exterior reinforced masonry, exterior load bearing masonry, veneers subject to seismic or high wind loads

183
Q

mortar type N

A

general purpose, balance of workability and strength, non-loadbearing veneers and chimneys, interior load bearing walls

184
Q

mortar type O

A

185
Q

mortar strength pnemonic device

A

word “MaSoNwOrK”, every other letter lists them in order of high to low strength

186
Q

modular brick size

A

3 ⅝ x 2 ¼ x 7 ⅝ , 3 stacks are 8” high

187
Q

utility brick size

A

3 ⅝ x 3 ⅝ x 11 ⅝, use less mortar, making it stronger and less expensive wall

188
Q

typical mortar height

A

⅜” is typical mortar height, ranges ¼” - ½”

189
Q

What is FBA brick?

A

facing brick - more variation insize and chippage (aesthetic reasons) (A nomaly)

190
Q

What is FBS brick?

A

facing brick - some variation in size and chippage (S tandard)

191
Q

What is FBX brick?

A

facing brick - more dimensionally uniform and less chippage (X act)

192
Q

What are paving bricks?

A

used for horizontal surfaces, superior freeze thaw resistance, lower water absorption rates

193
Q

What is fire brick?

A

superior heat resistance, uses a special fire clay mortar and thinner joints

194
Q

What is MW brick?

A

weather resistant, for exterior use but only in weather negligible area (M iami brick)

195
Q

What is NW brick?

A

interior only (N terior brick)

196
Q

What is SW brick?

A

used for underground applications, acceptable for any climate, toughest brick (S now brick aka best for outside)

197
Q

What is the modulus of rupture?

A

most important for determining a stones ability to accept metal anchor that hold them to buildings

198
Q

What is flexural strength?

A

most important for stone’s resistance to wind

199
Q

What is compressive strength (stone)?

A

most important for stone in load bearing wall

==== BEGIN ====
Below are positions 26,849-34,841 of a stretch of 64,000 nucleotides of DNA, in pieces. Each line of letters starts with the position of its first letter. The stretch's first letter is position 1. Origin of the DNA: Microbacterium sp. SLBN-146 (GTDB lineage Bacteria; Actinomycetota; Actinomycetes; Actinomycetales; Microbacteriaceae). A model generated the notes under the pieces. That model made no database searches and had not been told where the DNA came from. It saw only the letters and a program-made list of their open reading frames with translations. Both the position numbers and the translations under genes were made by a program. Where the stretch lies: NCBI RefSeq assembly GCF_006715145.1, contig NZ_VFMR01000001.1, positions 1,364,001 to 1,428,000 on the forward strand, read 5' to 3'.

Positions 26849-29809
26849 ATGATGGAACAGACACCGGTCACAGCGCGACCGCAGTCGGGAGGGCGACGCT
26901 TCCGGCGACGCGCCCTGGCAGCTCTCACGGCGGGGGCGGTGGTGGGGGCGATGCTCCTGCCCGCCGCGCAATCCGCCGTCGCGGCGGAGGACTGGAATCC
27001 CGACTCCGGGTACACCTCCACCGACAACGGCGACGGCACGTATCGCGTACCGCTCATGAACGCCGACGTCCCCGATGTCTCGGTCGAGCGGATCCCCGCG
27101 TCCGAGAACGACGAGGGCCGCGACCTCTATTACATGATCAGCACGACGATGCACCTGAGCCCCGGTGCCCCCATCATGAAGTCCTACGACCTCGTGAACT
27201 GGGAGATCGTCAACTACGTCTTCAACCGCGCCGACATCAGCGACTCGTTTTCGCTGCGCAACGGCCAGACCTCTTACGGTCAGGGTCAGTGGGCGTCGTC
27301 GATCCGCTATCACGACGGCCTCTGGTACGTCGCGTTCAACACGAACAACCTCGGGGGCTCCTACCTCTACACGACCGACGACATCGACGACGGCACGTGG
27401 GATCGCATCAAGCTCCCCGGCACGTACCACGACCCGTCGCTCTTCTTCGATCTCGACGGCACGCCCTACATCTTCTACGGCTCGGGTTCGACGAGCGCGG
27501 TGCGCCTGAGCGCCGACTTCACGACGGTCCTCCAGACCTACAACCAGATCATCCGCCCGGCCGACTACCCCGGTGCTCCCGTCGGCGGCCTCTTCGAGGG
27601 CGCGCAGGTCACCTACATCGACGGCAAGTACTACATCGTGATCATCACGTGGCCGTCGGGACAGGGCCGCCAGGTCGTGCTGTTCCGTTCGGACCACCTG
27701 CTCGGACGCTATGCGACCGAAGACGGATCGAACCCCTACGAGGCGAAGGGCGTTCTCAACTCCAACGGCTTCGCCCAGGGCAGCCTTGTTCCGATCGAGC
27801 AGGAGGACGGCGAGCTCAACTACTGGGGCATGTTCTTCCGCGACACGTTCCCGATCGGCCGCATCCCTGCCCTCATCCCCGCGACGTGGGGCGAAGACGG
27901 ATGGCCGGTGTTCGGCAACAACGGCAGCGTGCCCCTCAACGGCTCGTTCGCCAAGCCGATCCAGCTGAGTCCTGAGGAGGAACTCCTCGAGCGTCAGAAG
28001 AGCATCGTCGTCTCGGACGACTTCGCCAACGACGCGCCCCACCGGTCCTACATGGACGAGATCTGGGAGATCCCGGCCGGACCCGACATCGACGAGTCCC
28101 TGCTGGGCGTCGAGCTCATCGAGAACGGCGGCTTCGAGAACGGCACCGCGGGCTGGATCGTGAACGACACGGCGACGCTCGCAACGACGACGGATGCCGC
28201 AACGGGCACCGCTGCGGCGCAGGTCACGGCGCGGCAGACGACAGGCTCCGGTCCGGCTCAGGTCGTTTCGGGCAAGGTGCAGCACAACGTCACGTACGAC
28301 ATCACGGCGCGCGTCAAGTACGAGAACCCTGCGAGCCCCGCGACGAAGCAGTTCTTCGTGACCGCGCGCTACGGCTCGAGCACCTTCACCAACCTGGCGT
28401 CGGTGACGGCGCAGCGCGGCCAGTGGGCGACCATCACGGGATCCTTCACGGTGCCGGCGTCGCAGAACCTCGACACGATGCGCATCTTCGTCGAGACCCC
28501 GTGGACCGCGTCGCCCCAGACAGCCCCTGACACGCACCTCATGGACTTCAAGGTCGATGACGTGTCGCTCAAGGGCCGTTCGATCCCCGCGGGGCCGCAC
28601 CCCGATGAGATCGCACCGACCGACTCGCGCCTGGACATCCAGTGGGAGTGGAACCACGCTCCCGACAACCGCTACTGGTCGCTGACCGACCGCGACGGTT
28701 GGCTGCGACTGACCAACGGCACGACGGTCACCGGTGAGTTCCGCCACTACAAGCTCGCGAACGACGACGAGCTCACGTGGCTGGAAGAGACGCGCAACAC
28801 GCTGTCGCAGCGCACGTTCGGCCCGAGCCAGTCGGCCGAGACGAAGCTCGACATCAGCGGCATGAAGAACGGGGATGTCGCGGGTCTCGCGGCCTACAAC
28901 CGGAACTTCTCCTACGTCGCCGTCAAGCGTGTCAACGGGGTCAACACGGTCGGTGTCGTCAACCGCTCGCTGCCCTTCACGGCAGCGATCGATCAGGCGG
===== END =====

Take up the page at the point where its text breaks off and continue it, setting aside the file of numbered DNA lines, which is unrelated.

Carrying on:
200
Q

What are strap anchors?

A

anchor the mortar to the wall between courses of stone

201
Q

What is regular (dense) concrete?

A

stronger, but heavier and poor thermal resistance

202
Q

What is lightweight concrete?

A

uses lightweight aggregate, weaker but higher thermal resistance

203
Q

What is aerated concrete?

A

admixture creates air bubbles in concrete, even higher thermal resistance but even weaker

204
Q

What are the most common CMU dimensions?

A

8 x 8 x 16 or 7 ⅝” x 7 ⅝” x 15 ⅝”

205
Q

How do you avoid water penetration in masonry?

A

Double wythe concrete block with capillary break
Finished with stucco, special paints, or special coatings that provide water resistance
Made with water repellent concrete and water repellent mortar
Use in arid climates

206
Q

what are the different types of water / air / vapor control layers?

A

Peel & stick
Liquid applied (spray or rolled on)
Building wrap (Tyvek)
Only works if lapped, is only for rain or air not both
Tar paper
Have to be very careful when applying these sealants

207
Q

How do you seal a window?

A

Can be with self adhered membranes, fluid applied, or pre-manufactured rigid

208
Q

What are air barrier materials?

A

Gypsum board, OSB (if sealed properly), house wrap (if taped), plastic membrane, peel and stick membrane, spray more, concrete, glass & metal, roof membrane

We want walls with high r value and low u value

209
Q